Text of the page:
The next morning saw us swimming in a pretty sweet little waterfall (the requisite fat-guy-flex was a no-brainer) and then driving to Gros Morne National Park, stopping at the Irving Gas Station Restaurant for breakfast (honest to God, Irving; who I'd never heard of prior to this trip; is like a pre-Valdez Exxon on the East Coast: all good vibes and world domination, with a trucker's delight breakfast special that quite possibly the best basic breakfast going), Cornerbrook to score a free map from the Tourism girl, and then Deer Lake for some groceries. It was about 3 o'clock in the afternoon, and we pulled into an empty parking lot, and my thinking was, "sweet, we're the first ones here" a la Clark Griswold (minus the nut-huggers, but with the same "Chariots of Fire" playing in my head). But instead of being closed for 2 weeks to clean and repair America's favourite family fun park, the Foodland was closed because it was "Deer Lake Day". I have no idea what "Deer Lake Day" encompasses, but it must be pretty damn impressive because the entire town was shut down, leaving us with no option but to buy all of our sustenance from what basically amounted to a convenience store and souvenir shop in Rocky Harbour. It dawned on me that they didn't have the same kind of farming as Ontario does when I asked the girl at the register if they had any corn on the cob and she said 'of course', before leading me to the canned vegetable aisle. I had no idea corn on the cob came in the canned variety. I guess you learn something new every day.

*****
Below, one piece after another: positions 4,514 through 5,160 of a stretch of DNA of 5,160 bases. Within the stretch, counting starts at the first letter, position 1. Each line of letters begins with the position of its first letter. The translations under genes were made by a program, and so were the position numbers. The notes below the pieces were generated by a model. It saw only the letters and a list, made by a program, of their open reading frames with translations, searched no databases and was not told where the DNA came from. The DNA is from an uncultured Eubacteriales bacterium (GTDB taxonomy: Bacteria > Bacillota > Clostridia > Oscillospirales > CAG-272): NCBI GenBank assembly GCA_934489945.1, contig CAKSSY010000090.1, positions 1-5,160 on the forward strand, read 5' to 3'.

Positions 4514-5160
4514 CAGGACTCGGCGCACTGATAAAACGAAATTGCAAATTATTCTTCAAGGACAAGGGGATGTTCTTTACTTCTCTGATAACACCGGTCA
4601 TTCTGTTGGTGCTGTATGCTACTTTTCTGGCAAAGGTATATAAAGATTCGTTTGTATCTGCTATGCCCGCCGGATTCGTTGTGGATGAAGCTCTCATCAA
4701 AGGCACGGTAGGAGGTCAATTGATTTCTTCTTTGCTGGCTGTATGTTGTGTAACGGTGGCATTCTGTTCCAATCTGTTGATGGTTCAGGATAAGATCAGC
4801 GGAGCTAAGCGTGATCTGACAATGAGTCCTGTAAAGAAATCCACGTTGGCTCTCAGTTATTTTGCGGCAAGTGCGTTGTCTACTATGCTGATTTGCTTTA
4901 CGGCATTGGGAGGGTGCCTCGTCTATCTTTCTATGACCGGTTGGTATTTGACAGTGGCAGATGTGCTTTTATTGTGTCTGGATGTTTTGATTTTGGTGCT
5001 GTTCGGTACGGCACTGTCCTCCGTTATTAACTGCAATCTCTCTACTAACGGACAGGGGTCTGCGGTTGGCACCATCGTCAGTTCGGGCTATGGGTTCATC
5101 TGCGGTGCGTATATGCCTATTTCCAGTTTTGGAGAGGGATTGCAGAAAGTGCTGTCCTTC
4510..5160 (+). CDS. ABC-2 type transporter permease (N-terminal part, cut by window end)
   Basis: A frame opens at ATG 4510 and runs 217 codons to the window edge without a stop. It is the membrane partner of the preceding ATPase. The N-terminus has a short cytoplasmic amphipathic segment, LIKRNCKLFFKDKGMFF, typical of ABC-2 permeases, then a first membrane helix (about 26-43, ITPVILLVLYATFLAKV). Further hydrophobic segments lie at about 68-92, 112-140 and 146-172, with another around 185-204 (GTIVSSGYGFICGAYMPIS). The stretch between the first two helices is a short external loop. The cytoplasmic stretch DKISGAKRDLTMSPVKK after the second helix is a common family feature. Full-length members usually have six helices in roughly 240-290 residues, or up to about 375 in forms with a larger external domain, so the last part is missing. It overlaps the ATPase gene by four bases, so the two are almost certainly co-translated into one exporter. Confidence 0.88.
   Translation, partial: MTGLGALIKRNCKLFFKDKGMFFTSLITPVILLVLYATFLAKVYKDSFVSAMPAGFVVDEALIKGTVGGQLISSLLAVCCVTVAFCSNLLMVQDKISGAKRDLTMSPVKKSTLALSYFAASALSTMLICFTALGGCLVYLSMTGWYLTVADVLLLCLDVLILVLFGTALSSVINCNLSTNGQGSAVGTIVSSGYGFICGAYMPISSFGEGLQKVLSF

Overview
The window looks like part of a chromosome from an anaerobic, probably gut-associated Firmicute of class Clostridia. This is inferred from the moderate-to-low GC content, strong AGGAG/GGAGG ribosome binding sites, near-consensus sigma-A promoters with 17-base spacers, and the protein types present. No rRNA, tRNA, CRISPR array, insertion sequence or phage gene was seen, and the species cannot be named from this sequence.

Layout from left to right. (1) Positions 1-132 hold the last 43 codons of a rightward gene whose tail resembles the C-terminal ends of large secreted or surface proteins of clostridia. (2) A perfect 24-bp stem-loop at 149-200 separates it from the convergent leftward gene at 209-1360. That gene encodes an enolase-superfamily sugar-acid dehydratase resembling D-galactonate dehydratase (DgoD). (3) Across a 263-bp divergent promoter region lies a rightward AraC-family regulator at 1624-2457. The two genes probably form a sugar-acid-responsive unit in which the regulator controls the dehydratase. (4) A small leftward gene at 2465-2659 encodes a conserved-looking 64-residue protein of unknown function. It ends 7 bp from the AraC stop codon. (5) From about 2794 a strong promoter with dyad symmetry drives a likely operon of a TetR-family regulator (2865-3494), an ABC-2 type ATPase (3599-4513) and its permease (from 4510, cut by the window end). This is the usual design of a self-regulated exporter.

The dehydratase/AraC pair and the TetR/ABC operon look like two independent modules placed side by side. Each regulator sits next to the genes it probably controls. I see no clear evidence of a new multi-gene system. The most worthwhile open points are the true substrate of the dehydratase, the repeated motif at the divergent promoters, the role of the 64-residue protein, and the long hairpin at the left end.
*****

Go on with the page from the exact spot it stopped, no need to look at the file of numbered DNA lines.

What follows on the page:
Anyway, Gros Morne Park is one of the most beautiful places I've ever been, and the pictures we took don't even come close to doing it justice. It's just one of those places you need to see for yourself. Honestly, when you're driving along the winding mountain roads, with the lakes and bays and countless waterfalls everywhere you look, you feel like you're driving in a car commercial... you know, if they made car commercials for '99 VW Golfs. In an effort to conserve fuel, I made sure I put big red into neutral every time we were cruising down a mountain, which is pretty wild when you hit 130 with all of the turns and oncoming traffic and moose (6 / square km) with the propensity for stumbling obliviously into the middle of the road. (By the way: the most dangerous animal in Newfoundland? Oh yeah. It's the moose. Try not to hit it with your car. Especially if you're in a VW).

And this nearly happened to us. We were driving down this ridiculously bumpy dirt road that led to the Lomond campground, luckily going no more than 20 km/hr at dusk, and this dumb fuck just walks out onto the road in front of us. We were in absolute awe. I stopped the car, and it lifted its head and stared at us for a good ten seconds before jumping over this bridge into the creek. It was one of the most surreal things I've ever seen.